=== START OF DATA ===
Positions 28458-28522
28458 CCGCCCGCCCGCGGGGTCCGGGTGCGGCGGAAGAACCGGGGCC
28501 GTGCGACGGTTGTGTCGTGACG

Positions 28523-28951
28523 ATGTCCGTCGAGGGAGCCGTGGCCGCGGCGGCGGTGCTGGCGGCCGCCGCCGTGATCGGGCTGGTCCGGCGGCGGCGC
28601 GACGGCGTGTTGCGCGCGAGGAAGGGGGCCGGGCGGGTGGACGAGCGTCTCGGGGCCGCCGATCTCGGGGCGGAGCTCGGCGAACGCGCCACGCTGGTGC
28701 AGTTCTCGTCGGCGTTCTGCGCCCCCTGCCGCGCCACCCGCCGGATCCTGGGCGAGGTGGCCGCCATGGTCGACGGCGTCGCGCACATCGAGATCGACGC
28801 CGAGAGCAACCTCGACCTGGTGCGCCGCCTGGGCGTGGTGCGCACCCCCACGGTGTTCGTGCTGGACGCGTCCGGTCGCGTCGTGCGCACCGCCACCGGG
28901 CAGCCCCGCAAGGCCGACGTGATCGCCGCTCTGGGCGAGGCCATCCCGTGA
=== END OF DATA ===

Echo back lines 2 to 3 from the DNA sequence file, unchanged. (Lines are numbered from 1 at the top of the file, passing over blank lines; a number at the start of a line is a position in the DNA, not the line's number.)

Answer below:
28458 CCGCCCGCCCGCGGGGTCCGGGTGCGGCGGAAGAACCGGGGCC
28501 GTGCGACGGTTGTGTCGTGACG